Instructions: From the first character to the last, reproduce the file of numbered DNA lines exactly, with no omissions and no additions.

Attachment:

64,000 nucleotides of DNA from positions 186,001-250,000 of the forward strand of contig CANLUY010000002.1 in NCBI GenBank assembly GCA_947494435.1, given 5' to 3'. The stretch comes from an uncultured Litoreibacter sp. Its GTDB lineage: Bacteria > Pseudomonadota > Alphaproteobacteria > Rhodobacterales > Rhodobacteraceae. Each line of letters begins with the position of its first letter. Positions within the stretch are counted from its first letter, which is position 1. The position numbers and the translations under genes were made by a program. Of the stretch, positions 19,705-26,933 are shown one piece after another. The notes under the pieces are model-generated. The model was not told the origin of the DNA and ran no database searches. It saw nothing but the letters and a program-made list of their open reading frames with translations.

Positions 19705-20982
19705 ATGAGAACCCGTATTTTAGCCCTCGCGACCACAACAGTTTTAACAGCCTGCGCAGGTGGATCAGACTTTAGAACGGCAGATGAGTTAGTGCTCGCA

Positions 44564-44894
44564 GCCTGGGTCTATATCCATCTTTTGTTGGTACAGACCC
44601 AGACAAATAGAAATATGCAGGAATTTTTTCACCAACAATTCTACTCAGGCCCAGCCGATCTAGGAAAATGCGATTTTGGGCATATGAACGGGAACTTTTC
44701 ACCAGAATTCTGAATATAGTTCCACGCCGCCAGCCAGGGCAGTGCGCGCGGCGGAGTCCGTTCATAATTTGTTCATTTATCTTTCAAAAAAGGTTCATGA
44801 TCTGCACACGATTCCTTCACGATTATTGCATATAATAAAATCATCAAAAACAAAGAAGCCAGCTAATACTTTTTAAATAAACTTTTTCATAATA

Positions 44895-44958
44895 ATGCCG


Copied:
64,000 nucleotides of DNA from positions 186,001-250,000 of the forward strand of contig CANLUY010000002.1 in NCBI GenBank assembly GCA_947494435.1, given 5' to 3'. The stretch comes from an uncultured Litoreibacter sp. Its GTDB lineage: Bacteria > Pseudomonadota > Alphaproteobacteria > Rhodobacterales > Rhodobacteraceae. Each line of letters begins with the position of its first letter. Positions within the stretch are counted from its first letter, which is position 1. The position numbers and the translations under genes were made by a program. Of the stretch, positions 19,705-26,933 are shown one piece after another. The notes under the pieces are model-generated. The model was not told the origin of the DNA and ran no database searches. It saw nothing but the letters and a program-made list of their open reading frames with translations.

Positions 19705-20982
19705 ATGAGAACCCGTATTTTAGCCCTCGCGACCACAACAGTTTTAACAGCCTGCGCAGGTGGATCAGACTTTAGAACGGCAGATGAGTTAGTGCTCGCA

Positions 44564-44894
44564 GCCTGGGTCTATATCCATCTTTTGTTGGTACAGACCC
44601 AGACAAATAGAAATATGCAGGAATTTTTTCACCAACAATTCTACTCAGGCCCAGCCGATCTAGGAAAATGCGATTTTGGGCATATGAACGGGAACTTTTC
44701 ACCAGAATTCTGAATATAGTTCCACGCCGCCAGCCAGGGCAGTGCGCGCGGCGGAGTCCGTTCATAATTTGTTCATTTATCTTTCAAAAAAGGTTCATGA
44801 TCTGCACACGATTCCTTCACGATTATTGCATATAATAAAATCATCAAAAACAAAGAAGCCAGCTAATACTTTTTAAATAAACTTTTTCATAATA

Positions 44895-44958
44895 ATGCCG